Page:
SPINAL PAIN

As we age, we sometimes begin to think of back pain as inevitable. It’s at the very least quite common; pain in the lower back, or lumbar region, and pain in the neck, or the cervical region, is highly prevalent. 

These areas are prone to strain and sprain due to their weight-bearing function and involvement in moving, twisting, and bending. The area of the spine between the lumbar and the cervical, thoracic region, is much more rigid and less prone to injury.

Typically, spinal pain is caused by sprains and strains of the soft tissues supporting the spine. Strains occur when muscle fibers are abnormally stretched or torn, and sprains occur when the bands of tissue that hold bones together, or ligaments, are unusually stretched. These types of injuries can result in pain and muscle spasms.

However, there are more serious injuries that can result in spinal pain that may require surgical consideration. These types of injuries will usually involve spinal pain that radiates into the arms, legs, or in the rib cage and chest.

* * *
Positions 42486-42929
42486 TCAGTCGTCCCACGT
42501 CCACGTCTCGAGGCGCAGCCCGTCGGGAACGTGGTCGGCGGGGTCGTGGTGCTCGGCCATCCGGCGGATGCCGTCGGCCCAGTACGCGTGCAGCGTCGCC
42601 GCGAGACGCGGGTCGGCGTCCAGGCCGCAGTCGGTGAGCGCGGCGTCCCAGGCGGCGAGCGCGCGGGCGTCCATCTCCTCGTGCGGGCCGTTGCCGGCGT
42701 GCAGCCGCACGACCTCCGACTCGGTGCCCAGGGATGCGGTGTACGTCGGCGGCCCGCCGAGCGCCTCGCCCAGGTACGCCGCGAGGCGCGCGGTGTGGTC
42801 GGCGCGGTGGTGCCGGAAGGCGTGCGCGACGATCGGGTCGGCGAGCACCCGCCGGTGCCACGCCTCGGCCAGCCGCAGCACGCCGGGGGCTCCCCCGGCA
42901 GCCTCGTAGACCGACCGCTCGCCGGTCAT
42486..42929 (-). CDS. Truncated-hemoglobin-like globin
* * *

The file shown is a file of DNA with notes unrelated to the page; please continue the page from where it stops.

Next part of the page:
Spinal Pain Anatomy 

There are three types of muscles that support the spine:

  • Extensors (back muscles and gluteal muscles)
  • Flexors (Abdominal muscles and iliopsoas muscles)
  • Oblique or rotators (side muscles)

There are also a significant number of tendons and ligaments that help bind these muscles to the spine and to the surrounding bone. The spinal cord itself is also home to a plethora of nerves that could be injured or disturbed, potentially causing severe spinal pain.

SPINAL PAIN AND SYMPTOMS

Non-surgical lumbar, cervical, or thoracic pain will usually only affect the spinal area and not radiate into the arms, legs, or chest. Pain that radiates is often a symptom of an underlying nerve issue or some other injury that may require further consideration if non-surgical treatments do not alleviate the symptoms. 

General symptoms of back sprains or strains include:

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Stiffness in the low back area, restricting range of motion

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Inability to maintain normal posture due to stiffness and/or pain

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Muscle spasms either with activity or at rest

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Pain that persists for a maximum of 10-14 days